A case series of vulvar Paget’s disease in women from two different clinical settings (2019)

Type of publication:
Conference abstract

Author(s):
*Papoutsis D.; Borella F.

Citation:
Journal of Lower Genital Tract Disease; Oct 2019; vol. 23 (no. 4S):S37-S81

Abstract:
Objectives: Vulvar Paget’s disease (VPD) is an extremely rare neoplasm that accounts for less than 1% of vulvar pre-malignancies/malignancies. We present four cases of women diagnosed with VPD.
Method(s): The databases of two tertiary hospitals (one in the United Kingdom and one in Italy) were searched for cases of VPD and information was retrieved. We present the clinical manifestation and management of four cases of VPD.
Result(s): The first case involved a 77-year old woman with vulvar soreness for more than two months unresponsive to topical antifungals. On examination a 2 cm velvety-red colored left labial lesion was noted. Due to the small-sized lesion she was offered vulvar surgery and at follow-up she has no signs of recurrence. The second case involved a 62-year old woman with a history of stage T1b breast cancer. She presented with a 5×3 cm left labial lesion that extended to the perianal areas. Due to the large lesion size she was offered topical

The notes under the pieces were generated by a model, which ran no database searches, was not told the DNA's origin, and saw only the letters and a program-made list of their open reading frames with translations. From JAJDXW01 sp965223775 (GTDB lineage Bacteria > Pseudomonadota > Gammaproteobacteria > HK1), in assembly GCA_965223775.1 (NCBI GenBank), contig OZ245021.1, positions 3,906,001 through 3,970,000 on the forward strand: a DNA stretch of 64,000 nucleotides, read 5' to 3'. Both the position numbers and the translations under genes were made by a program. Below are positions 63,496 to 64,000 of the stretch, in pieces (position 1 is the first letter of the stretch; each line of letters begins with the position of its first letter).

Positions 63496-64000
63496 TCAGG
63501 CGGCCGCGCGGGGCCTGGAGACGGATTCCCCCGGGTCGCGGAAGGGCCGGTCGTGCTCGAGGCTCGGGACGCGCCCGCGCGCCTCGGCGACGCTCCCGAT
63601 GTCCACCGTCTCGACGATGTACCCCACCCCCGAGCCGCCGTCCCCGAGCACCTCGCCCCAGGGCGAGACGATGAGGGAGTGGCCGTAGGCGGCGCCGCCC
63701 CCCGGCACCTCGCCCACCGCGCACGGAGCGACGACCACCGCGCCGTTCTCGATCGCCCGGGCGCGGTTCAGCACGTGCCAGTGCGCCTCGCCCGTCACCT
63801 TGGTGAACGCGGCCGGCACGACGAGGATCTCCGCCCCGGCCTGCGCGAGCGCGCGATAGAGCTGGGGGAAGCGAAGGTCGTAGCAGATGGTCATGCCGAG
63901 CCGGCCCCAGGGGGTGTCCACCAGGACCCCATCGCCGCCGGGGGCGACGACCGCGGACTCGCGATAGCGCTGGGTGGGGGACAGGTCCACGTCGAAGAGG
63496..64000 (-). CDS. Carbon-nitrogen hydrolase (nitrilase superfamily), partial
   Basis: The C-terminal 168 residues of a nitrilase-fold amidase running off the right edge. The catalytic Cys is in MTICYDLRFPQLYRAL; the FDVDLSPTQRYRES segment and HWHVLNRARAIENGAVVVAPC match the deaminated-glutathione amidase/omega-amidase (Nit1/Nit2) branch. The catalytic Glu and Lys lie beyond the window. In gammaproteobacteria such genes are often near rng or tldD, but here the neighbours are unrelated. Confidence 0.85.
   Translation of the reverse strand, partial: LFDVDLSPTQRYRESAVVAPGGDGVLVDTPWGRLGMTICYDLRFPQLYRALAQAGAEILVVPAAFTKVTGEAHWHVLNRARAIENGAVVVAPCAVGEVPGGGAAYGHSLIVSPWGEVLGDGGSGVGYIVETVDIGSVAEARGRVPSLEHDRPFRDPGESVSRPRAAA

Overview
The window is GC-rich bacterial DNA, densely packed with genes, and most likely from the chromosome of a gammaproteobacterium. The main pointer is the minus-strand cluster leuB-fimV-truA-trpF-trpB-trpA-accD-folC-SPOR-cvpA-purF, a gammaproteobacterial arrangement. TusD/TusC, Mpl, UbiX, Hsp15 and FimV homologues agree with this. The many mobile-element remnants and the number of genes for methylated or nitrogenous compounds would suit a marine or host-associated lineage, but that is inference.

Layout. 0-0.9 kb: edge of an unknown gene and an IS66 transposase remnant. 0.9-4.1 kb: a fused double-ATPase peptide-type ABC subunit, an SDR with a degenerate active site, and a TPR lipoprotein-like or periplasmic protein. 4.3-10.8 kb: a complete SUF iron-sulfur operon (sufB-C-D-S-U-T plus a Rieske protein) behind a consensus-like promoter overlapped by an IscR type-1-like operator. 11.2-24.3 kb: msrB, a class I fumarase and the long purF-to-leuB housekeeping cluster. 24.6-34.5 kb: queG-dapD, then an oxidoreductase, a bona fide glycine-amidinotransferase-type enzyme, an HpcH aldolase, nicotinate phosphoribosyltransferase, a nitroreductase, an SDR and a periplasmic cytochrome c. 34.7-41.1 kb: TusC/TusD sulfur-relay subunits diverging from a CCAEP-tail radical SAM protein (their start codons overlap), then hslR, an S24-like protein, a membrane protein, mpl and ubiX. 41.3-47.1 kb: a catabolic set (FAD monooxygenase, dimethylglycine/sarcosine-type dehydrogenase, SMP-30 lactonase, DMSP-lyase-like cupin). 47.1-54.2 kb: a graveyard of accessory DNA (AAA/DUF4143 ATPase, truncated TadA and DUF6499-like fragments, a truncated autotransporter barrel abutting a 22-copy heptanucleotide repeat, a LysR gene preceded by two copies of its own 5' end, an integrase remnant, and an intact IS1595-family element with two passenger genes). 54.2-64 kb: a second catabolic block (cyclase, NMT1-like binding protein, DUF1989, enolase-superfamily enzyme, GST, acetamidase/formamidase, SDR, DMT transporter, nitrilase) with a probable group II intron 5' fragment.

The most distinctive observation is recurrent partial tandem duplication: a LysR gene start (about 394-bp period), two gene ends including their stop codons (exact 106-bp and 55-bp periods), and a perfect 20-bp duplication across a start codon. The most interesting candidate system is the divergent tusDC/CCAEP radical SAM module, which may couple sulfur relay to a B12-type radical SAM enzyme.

imiquimod and at follow-up she has no recurrence. The third case involved a 62-year old woman presenting with vulvar itching for about 18 months. She had a previous history of colon cancer that was surgically treated. She underwent wide local excision of the vulvar lesion that measured 5 cm . Due to VPD recurrence after 4 months she was further treated with imiquimod and at follow-up she is disease-free. The fourth case involved a 64-year old woman complaining of vulvar itching and burning for about 8 months. She was initially treated with
imiquimod but due to disease persistence she had a hemivulvectomy. At follow-up she has signs of VPD but declines any other treatment.
Conclusion(s): We report four cases of VPD. The clinical features of VPD were similar and the treatment was dictated by the vulvar lesion size, the multidisciplinary team consensus, and the patient’s choice.